Yikes. If that’s you, be self-aware enough to realize it, and humble enough to admit it and quit it. That way, everyone wins.

6 Non-Creative Thoughts on Creativity

creativityisintelligencefuneinsteinAs cliché a topic as it may be, creativity, and especially creativity within organizational settings, fascinates me. In some ways, I think it fascinates a lot of people though. We spend oodles of time reading about it, blogging about it, wondering if we have it, wondering how we get our teams to display more of it, or at least how not to discourage them from being creative.

One of the cool things about creativity is that every leader, every employee, and indeed every organization has the potential to be creative and likely already is to at least some degree.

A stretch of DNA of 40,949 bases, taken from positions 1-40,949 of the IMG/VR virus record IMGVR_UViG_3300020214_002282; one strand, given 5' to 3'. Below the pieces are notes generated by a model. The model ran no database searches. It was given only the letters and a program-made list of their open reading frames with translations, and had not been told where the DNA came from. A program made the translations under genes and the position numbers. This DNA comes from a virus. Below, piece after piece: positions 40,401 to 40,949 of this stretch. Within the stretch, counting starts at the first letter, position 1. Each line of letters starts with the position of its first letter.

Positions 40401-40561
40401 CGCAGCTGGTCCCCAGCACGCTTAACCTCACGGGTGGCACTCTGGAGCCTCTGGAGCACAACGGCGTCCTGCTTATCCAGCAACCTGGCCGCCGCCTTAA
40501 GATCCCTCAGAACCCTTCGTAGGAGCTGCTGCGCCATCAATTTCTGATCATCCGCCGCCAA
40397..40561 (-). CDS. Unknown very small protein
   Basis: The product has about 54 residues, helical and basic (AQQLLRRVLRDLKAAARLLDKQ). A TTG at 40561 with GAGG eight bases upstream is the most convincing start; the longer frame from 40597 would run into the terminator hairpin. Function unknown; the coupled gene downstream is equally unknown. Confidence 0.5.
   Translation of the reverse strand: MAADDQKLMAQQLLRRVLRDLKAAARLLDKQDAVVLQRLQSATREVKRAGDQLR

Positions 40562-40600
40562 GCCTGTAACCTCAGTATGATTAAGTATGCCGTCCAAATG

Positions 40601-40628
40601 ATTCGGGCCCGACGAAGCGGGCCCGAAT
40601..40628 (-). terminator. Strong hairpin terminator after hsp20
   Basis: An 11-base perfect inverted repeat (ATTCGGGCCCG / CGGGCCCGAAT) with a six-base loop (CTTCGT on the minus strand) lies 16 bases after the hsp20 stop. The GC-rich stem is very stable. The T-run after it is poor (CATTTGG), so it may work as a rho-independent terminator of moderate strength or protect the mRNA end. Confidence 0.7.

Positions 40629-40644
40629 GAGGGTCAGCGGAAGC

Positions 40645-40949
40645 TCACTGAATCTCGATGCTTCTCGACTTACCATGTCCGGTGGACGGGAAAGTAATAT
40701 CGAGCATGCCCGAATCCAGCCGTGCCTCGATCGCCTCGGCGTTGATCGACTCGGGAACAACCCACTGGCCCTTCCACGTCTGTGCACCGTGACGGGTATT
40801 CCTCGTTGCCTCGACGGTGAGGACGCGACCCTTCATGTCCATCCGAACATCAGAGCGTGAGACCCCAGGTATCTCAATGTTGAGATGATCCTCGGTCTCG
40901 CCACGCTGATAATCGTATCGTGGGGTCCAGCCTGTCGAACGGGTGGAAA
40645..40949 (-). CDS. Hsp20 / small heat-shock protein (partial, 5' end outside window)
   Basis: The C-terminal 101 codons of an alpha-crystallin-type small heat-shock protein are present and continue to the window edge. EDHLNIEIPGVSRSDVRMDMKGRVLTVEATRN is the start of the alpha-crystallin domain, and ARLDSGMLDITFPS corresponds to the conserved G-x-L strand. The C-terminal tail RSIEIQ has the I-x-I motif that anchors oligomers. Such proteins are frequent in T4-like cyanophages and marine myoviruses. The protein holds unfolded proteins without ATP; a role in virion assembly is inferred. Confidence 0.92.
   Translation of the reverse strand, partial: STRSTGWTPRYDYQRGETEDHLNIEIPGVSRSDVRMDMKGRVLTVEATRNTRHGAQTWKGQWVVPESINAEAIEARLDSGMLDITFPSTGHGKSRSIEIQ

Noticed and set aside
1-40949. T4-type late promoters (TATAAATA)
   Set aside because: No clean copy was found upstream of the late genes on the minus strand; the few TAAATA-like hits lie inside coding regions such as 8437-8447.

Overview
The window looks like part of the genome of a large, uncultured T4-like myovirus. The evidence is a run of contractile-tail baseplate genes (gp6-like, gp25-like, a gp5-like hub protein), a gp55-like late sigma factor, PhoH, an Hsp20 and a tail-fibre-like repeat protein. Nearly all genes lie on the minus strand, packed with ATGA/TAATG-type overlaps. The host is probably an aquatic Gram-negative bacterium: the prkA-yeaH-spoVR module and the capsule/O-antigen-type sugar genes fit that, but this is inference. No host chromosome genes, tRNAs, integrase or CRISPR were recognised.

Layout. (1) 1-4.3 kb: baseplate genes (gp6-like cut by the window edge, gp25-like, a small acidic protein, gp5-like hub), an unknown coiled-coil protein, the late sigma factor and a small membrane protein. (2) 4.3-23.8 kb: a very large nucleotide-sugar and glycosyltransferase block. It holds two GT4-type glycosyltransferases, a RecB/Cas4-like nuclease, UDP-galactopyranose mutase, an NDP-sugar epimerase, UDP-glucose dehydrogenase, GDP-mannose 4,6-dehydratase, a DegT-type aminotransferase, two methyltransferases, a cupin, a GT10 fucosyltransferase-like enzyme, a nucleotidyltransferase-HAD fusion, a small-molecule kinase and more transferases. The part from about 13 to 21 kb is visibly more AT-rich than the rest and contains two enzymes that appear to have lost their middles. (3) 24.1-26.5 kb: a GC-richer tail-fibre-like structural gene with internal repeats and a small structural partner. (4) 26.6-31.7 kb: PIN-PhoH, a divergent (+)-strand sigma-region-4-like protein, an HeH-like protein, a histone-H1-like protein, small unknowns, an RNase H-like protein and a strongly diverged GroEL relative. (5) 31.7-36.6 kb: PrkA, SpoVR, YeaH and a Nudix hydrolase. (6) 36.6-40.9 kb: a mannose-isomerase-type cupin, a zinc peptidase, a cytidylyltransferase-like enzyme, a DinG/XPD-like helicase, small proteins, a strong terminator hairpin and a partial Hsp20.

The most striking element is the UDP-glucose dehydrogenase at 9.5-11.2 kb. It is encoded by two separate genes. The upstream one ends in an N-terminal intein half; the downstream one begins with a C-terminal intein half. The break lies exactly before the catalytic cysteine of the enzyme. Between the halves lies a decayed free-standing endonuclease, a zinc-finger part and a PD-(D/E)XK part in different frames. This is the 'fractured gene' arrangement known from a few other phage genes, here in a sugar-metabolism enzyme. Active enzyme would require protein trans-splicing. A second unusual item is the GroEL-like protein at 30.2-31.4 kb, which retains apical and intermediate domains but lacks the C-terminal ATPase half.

But if all this is true, why haven’t “we” — and by “we” I mean the biz world at large and our respective workplaces specifically — got this thing down yet? Here are at least a few reasons that come to mind off the top of my head, as well as considerations for helping us think through what creativity is and isn’t.

I’m sure you can think of more. Feel free to add those in the comments section below!

1. People misunderstand what creativity actually is.

It’s not always going to be some big, shiny, new, amazing thing. Sometimes we think and/or talk ourselves right out of believing we can be creative by defining it incorrectly. In our heads occasionally, anything less than recreating the wheel (what exactly would that be, anyway?) isn’t creativity.

Well, as many of my fellow Mazumans and Mojo mates have heard me say a time or twelve, words mean things. And here’s what creativity actually means: